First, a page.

June 19-June 25, 2017, is National Pollinator Week — a chance to learn about the importance of pollinators.
The Park Authority’s work with and for pollinators includes the preservation, management and restoration of natural habitat as well as the monitoring of wildlife that use the habitat. We’ve established demonstration sites and waystations that support pollinators, and we provide interpretation, education and outreach activities through our nature centers and parks. One example of that outreach is this blog.
Parks have diverse habitats that benefit pollinators, including about 18,000 acres of forest habitat. Those forests are in various stages of growth, which means they host varied groups of wildlife that depend on these changing, growing woods. Parks also have approximately 1,572 acres of non-forested, undeveloped habitats that include meadows and shrub land. That’s more variety for more species that rely on those types of habitats.
Parks that include areas with actively managed habitats include Huntley Meadows, Ellanor C. Lawrence, Riverbend, Poplar Ford, and Laurel Hill along with Elklick Natural Area Preserve and Marie Butler Levin Preserve. There are also dozens of sites that fall under the watchful eye of our Invasive Management Area program.
Habitat restoration projects have taken place recently at Ellanor C. Lawrence Park (ECLP), Old Colchester Park and Preserve, Huntley Meadows, Great Falls Nike Park, Kings Park West, Wakefield Run Stream Valley, Flatlick, Schneider Branch and Laurel Hill. Most notable among that list is the massive wetlands restoration at Huntley Meadows.
Pollinator demonstration sites have been established at Ellanor C. Lawrence Park, Hidden Oaks Nature Center, Hidden Pond Nature Center, Huntley Meadows Park, Riverbend Park, Green Spring Gardens, and at the John C. and Margaret K. White Horticultural Park. Many sites host waystations, including Hidden Oaks Nature Center, the Packard Center, Mason District Park and ECLP.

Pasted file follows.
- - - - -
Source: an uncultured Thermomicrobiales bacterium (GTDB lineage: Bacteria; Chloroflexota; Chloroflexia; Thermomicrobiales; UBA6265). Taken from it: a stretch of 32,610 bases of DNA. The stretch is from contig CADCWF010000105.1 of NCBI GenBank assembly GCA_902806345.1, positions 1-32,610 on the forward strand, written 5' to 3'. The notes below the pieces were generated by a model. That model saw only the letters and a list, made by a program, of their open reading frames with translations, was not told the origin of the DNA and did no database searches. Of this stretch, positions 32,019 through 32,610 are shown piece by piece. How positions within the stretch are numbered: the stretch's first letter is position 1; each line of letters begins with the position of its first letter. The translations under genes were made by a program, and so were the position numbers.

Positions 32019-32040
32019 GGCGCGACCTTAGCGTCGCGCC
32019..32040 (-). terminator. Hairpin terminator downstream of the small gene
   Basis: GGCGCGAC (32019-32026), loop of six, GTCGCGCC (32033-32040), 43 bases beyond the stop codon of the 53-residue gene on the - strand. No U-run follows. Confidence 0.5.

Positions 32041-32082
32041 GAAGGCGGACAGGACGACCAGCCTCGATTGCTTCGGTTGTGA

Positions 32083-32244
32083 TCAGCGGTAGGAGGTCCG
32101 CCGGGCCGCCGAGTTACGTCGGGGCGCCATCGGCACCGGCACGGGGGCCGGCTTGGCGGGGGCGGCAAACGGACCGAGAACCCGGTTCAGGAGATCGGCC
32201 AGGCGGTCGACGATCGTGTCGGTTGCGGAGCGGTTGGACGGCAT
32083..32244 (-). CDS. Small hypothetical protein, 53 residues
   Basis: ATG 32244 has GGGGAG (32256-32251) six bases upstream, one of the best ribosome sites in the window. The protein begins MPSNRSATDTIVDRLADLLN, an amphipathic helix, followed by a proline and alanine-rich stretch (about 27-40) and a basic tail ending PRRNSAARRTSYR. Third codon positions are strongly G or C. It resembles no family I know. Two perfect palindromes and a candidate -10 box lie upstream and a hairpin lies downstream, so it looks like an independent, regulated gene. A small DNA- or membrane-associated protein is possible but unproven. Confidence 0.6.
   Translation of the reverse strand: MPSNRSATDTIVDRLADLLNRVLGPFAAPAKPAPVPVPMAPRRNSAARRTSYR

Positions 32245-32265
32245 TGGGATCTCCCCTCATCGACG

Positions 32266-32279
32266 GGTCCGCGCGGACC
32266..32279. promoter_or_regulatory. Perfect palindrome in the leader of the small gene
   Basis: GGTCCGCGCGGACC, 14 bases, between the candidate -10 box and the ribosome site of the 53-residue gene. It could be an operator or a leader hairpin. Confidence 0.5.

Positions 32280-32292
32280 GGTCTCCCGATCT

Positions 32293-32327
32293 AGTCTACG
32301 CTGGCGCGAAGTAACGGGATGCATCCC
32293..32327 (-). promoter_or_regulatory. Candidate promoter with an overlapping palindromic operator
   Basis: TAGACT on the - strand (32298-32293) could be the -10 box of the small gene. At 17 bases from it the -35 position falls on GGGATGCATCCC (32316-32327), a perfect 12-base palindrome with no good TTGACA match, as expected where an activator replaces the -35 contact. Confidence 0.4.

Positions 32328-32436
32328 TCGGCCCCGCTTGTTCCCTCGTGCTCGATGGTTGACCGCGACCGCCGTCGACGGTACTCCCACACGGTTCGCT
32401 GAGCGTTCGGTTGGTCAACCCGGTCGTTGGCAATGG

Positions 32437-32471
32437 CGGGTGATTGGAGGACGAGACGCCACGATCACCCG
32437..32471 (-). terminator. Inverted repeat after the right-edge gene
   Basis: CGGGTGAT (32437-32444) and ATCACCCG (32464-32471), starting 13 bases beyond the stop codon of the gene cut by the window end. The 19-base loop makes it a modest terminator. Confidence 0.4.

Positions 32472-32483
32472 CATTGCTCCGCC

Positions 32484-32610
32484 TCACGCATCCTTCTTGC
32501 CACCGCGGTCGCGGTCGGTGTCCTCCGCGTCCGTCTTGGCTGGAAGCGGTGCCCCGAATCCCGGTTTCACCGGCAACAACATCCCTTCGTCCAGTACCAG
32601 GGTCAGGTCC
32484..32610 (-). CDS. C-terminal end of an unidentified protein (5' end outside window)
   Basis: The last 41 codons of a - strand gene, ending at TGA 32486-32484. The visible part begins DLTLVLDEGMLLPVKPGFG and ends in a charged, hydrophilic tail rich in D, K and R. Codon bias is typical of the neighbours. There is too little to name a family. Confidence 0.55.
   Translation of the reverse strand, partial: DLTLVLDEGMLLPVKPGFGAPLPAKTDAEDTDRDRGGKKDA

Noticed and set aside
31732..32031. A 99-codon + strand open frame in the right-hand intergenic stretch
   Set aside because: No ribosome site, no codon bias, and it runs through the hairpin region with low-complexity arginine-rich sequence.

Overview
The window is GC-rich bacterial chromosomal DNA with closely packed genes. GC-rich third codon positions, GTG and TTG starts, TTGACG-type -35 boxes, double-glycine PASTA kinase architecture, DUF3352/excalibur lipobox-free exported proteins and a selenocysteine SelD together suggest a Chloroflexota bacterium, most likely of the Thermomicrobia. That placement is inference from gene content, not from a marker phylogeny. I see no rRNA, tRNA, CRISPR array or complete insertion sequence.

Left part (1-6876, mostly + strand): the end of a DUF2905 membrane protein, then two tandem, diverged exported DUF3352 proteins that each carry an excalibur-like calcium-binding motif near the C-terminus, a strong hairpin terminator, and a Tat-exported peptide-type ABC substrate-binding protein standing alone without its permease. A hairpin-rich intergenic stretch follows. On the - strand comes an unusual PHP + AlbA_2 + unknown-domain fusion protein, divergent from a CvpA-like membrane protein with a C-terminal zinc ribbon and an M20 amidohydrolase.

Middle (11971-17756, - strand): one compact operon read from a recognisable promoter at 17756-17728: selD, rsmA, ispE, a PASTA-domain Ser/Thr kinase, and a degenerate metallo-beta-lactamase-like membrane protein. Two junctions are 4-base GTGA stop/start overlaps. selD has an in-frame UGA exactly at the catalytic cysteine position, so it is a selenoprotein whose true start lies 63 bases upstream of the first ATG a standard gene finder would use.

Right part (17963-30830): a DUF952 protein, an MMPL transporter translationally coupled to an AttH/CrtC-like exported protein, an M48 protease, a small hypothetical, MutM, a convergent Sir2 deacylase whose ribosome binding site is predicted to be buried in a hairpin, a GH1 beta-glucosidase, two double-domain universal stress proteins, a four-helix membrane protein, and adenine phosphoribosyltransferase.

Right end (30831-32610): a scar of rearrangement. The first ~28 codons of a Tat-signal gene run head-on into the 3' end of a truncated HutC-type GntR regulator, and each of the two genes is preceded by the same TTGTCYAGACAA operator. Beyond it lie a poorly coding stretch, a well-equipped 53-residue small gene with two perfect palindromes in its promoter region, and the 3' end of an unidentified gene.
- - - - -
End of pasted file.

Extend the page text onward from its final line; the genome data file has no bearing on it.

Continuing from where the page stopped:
Hidden Oaks Nature Center has led the way in a monarch butterfly tagging and population monitoring program. Monarch populations have been declining because of a loss of habitat, and these efforts will help Fairfax County do its part in reversing that loss. Tagging has been taking place since 1996, and three to nine tagging sessions are held annually. Public involvement in those is welcome. Green Spring Gardens and some libraries and schools have joined that effort. We’ve been raising and releasing monarchs since 2005 in partnership with Monarch Watch and volunteers. Parks also have helped Fairfax County Public Schools develop a curriculum for raising monarch butterflies.
Dozens of pollinator interpretation classes are hosted by Park Authority parks for people from preschool to adult. Your local nature center will have information about them. Other education efforts revolve around school field trips. Pollination and pollinators are part of the Virginia standards of learning for second through fourth grades, and those units are presented at nature centers. Among the topics covered are insects, ecosystems, and plants.
Dozens of stewardship brochures that help county residents understand aspects of nature are available at parks and other county offices. They’re also online. Brochures specific to pollination include those titled Pollen, Native Backyard Plants, and Bees.
If you want more information about Park Authority efforts to protect pollinators and all they do for us, you’ll find it on our natural resources web pages.
Author David Ochs is the Manager of Stewardship Communications for the Resource Management Division of the Fairfax County Park Authority.